The Lebone Centre: a place of hope and family.

By Nadim Nyker

At the Lebone Centre, the children’s faces were lit up, compelled by Treiahn Chiwanza’s performance of Old McDonald. After he finished playing the song on his guitar, it was the kids’ turn. Haphazardly and happily, they tried strumming for themselves.

“It’s nice that they’re doing music because last term they studied different musical instruments for their project. So to see instruments up close and interact with them; it’s a treat,” said Sarah Williams, a helper at the centre and PGCE student at Rhodes University.

Rhodes students travelled to the Centre on Wednesday, 29 July, to run a workshop called “Guitar and using your body to communicate”. Treiahn Chiwanza and Sisesakhe Ntlabenzo headed the workshop with the children aged 5-13. Ntlabenzo focused on body movements and energy exercises that enhanced presentation and vocal ability, whilst Chiwanza taught guitar.

The children were motivated by Ntlabenzo’s spirit and spunk as he brought laughter and instilled confidence in the little ones. “The best part about it is always seeing the smiles come across their faces when they try something new,” he said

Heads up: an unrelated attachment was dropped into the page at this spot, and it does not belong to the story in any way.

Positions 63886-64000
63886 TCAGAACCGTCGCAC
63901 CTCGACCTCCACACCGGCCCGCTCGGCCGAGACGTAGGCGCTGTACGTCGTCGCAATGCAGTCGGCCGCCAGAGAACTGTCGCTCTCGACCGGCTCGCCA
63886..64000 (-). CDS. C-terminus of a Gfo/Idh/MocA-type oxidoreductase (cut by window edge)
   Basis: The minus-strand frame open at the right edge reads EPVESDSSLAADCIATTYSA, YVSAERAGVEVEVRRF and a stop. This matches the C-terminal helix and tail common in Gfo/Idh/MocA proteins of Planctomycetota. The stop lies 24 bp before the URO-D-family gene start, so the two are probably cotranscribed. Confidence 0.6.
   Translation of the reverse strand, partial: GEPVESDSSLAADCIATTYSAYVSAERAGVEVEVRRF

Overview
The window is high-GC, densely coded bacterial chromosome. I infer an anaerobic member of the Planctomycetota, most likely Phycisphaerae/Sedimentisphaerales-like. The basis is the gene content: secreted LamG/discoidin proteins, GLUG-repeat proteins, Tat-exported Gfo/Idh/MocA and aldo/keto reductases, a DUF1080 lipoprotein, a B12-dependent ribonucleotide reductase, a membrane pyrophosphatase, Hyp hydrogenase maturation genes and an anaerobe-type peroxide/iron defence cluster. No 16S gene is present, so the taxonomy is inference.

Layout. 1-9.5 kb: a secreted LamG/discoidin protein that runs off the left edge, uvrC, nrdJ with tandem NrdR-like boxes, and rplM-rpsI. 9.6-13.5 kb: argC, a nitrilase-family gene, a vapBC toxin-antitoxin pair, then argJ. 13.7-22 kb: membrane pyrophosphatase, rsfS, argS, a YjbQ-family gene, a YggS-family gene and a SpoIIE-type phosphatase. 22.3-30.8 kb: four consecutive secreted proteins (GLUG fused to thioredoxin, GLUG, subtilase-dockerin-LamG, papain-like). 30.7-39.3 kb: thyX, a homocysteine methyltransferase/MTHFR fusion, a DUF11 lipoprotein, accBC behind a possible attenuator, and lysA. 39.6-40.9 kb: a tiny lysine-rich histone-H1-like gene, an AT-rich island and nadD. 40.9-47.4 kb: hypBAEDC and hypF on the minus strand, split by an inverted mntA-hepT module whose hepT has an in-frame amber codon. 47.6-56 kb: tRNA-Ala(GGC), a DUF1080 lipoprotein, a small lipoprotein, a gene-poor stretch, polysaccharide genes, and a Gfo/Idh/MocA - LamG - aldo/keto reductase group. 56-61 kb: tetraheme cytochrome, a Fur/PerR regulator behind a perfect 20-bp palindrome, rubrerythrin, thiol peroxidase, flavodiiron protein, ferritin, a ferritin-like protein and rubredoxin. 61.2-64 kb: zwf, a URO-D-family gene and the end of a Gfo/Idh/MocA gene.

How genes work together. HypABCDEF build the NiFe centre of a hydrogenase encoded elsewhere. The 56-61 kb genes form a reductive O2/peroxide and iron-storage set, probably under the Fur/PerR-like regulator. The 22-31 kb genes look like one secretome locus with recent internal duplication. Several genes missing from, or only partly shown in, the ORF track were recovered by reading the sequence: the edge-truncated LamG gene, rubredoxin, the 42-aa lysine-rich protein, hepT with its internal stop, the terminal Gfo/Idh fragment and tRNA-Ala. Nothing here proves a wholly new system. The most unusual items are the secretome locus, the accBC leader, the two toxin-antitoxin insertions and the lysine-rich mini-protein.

The Lebone Centre focuses on childhood development and runs an aftercare program devoted to improving maths and literacy skills. However, the Centre does more than merely providing academic help – it fosters social skills, hygiene and etiquette.

“We have identified different children in the area that are considered vulnerable.  Some of them are referred to us by child welfare. Every afternoon they come here after school and they’re fed a hot meal. Sometimes they get extra little treats depending on what’s going on,” says Williams.

The development project, although successful, has been an uphill battle for house mother, Aunty Joy, and the rest of the staff. “With the children, and especially the community they come from, they deal with a lot of neglect and abuse. Since we care so much and try to do so much, it affects us a lot. We have to make difficult choices and that may not always be what they want, but it’s always in their best interests.”

The Lebone Centre opened in 2006 with their main sponsor being Kenrich Motors and the National Lottery. They cater for primary school children predominantly from the Joza community and have received continuous help from Kingswood College.

Sisesakhe does vocal exercises with the children at the Lebone Centre.

Sisesakhe does vocal exercises with the children at the Lebone Centre.

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